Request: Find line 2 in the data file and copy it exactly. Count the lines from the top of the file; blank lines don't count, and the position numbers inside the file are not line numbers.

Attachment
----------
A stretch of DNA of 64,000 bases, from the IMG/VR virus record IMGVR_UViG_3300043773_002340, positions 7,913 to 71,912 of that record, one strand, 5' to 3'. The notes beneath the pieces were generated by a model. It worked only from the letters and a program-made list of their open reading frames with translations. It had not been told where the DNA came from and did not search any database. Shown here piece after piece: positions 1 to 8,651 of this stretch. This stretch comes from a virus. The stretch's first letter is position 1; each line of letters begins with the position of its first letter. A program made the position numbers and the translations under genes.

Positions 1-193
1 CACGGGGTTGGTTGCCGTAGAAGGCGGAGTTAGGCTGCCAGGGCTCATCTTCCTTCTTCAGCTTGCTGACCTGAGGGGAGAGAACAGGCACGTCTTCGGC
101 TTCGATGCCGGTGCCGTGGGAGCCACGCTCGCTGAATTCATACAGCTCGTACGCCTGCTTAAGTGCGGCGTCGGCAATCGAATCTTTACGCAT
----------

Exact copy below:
Positions 1-193